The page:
The merger was widely publicized. A display advertisement in The New Bedford Mercury declared that The Pairpoint Corporation was operating the Mt. Washington Glass Co., The Pairpoint Mfg. Co., and the New Bedford Paper Co. The new corporation with Andrew G. Pierce, Jr., President; Clarence A. Cook, Treasurer; and Thomas A. Tripp, General Manager had a capital investment of $600,000.00, and operated on 200,000 square feet of floor space in buildings at Howland and Prospect Streets.
This merger set the scene for the manufacture of electric lamps and other goods comprised of metal and glass under the name of Pairpoint. By 1906, The Pairpoint Corporation employed more than 1,100 workers in a variety of trades of blowing and molding glassware and silver plated Britannia metal wares from utilitarian to ornamental presentation pieces – flatware, tea sets, prize and trophy cups, cut glass articles, and an endless variety of table, boudoir, and gentlemen’s goods.
The name Pairpoint on an article was a guarantee of quality. Pairpoint went on to become one of the Country’s largest and most respected manufacturers of plated silverware carrying on a wide-ranging domestic and export trade, with an especially lucrative trade with Australia. The operation had offices in New York, San Francisco, and Montreal.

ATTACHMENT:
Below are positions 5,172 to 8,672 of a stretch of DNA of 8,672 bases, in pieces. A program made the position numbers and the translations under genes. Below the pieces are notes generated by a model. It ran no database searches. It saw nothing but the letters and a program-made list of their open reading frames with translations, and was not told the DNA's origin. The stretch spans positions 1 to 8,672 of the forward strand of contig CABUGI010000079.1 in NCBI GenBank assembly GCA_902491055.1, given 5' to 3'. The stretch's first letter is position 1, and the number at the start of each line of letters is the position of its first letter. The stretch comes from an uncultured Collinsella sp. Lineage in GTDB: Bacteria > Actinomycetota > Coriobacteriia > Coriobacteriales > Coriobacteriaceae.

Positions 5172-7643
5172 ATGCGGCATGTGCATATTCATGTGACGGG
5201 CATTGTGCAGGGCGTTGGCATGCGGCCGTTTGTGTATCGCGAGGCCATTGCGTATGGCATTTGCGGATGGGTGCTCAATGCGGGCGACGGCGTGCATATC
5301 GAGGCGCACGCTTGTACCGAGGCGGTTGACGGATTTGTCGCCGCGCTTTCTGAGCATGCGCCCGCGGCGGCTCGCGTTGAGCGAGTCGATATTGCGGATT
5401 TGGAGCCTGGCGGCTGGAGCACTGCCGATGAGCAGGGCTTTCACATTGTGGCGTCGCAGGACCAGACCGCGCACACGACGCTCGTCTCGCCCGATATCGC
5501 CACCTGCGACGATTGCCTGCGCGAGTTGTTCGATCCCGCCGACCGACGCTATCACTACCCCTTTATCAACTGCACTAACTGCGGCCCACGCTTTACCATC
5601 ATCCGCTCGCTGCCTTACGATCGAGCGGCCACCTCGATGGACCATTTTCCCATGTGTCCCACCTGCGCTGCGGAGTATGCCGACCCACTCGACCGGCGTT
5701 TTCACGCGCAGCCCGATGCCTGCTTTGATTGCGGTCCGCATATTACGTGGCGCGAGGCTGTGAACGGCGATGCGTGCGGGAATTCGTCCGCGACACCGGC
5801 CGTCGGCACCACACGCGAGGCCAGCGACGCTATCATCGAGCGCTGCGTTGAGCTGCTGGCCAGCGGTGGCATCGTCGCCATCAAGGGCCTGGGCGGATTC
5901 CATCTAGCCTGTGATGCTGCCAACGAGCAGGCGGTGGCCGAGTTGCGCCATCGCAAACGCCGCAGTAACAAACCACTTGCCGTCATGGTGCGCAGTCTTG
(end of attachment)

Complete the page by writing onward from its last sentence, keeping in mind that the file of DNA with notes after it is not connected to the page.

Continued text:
Every piece of Pairpoint silver plate carries the corporation’s identifying nomenclature impressed with the company logo of a capital letter P with double horizontal lines above and below the letter, all enclosed within a diamond, and the words “quadruple plate”.
A combination of changing taste and the Great Worldwide Depression (1929 – 1936) forced the firm to close in 1937. Successor firms led by former employees, continuing the Pairpoint name and tradition of fine quality goods, have produced utilitarian and novelty glassware in the city of New Bedford and elsewhere into the present day.
Source material for this article includes:
AVILA, George C., The Pairpoint Glass Story, New Bedford, 1968.
CARPENTER, Jr., Charles H., Gorham Silver, Dodd, Mead & Company, NY, 1982,
PADGETT, Leonard E., Pairpoint Glass. Wallace Homestead, 1979.
This essay was originally published February 2006 in the Antiques & Collecting Magazine; all rights are vested in the author.
Richard V. Simpson
Published with permission